There have been loud voices in Icelandic society of late, calling for a change in the rhetoric regarding sexual harassment, abuse and rape. Women in media and social media relentlessly target slut shaming and victim blaming. The Slutwalk last week was a part of this movement and so was “Free the Nipple” earlier this year, when women showed their nipple in the streets and on social media in order to defuse revenge porn and body shaming and reclaiming the female body. The response seems mostly positive and supportive in society although there is occasional friction when women attempt to place the blame where it belongs, with the perpetrator. There are still voices that protest and seem to want to keep crimes of sexual nature silent. In the media Icelanders have seen interview after interview where women break the silence, step forward and identify themselves as rape victims, talking about their experience and giving encouragement to victims that remain silent, and most prominently placing the blame and subsequently the shame, on the offender.
On social media there is a group known as “Beutytips”, originally exclusively for women, created to exchange tips and tricks about skincare, housework and such, but soon evolved into a venue where women opened up about sexual abuse, this discourse has developed and women have decided to use the above profile picture, announcing with orange that they have either been abused sexually or with yellow, that they know someone close to hem that has been abused and now men are joining in.
This dialogue has notably been stirred in the last few days when the annual Verslunnarmannahelgi, the biggest country wide party weekend is yet again upon us, when Icelanders take to the road and party in the countryside in numerous outdoor festivals and camping sides dancing under the sky in the light nights of summer. The down side is the drunken disorderly reports after the weekend, the numerous reported assaults and not least the number of reported rapes and sexual assaults Icelanders have to face after this particular weekend. Icelanders have all but become numb to these news through the years, victim blaming and slut shaming has been rampant in the discourse in the wake of this weekend in particular. Women are out to change this and their voices are loud and gaining thrust.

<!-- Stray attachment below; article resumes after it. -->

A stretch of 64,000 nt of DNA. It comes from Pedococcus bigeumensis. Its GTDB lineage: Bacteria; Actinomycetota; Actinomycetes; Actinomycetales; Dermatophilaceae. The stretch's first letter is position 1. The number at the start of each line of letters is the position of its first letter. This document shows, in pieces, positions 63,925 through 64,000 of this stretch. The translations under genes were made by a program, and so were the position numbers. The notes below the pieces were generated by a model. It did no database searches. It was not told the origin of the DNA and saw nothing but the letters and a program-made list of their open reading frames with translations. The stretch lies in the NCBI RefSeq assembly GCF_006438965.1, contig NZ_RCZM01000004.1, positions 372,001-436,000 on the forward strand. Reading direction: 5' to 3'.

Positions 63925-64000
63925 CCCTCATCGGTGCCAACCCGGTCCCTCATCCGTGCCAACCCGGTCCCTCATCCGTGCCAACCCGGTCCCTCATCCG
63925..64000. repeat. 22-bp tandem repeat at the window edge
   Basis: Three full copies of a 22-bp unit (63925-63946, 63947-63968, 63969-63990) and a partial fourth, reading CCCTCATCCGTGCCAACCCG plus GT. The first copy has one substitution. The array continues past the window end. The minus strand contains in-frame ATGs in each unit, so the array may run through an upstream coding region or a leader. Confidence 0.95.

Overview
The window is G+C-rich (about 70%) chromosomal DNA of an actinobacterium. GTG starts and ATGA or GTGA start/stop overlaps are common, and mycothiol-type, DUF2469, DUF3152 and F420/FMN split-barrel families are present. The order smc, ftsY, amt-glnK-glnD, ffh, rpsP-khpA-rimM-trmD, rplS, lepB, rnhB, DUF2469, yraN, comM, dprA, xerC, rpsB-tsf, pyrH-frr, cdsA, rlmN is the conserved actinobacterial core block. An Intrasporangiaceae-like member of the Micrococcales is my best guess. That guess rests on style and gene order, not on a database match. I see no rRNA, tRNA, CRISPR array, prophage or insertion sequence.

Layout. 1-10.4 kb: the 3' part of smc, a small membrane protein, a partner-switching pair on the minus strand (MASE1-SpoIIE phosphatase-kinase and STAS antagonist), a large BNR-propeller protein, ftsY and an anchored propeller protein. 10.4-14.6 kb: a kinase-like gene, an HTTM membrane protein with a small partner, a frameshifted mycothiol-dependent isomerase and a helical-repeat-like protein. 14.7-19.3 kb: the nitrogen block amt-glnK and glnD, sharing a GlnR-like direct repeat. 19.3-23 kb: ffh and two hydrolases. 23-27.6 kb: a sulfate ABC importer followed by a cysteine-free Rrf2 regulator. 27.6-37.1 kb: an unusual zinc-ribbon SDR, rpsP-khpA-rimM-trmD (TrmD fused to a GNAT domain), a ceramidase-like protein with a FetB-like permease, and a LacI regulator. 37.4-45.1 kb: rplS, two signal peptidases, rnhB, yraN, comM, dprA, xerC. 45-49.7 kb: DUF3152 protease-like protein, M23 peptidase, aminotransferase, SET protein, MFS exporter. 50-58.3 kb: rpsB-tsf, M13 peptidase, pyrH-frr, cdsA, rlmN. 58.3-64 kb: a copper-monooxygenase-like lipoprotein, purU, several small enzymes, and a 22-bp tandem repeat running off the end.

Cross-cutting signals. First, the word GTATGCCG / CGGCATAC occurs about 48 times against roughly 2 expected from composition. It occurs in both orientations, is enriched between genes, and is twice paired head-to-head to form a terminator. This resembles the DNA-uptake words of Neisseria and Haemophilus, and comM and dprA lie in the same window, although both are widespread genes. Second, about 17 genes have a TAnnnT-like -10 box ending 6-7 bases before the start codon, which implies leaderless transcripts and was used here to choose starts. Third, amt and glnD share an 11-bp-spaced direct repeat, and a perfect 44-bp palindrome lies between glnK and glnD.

But what about men? Sexual abuse among men still seems mostly shrouded in silence. Men are fortunately increasingly joining in the conversation. We are now seeing headlines such as “Men are also raped”, interviews where men identify themselves as rape victims and describe the offences commitment against them, be it when they were children, young adults, drinking or sober. They are gaining courage to speak out and place the blame and shame where it belongs; with the offender. Social media and media in Iceland is increasingly becoming a venue for men and woman step forward and to speak out about those crimes, silencing the internet trolls that want to keep the blame on the victims and shroud the crimes in shame and silence.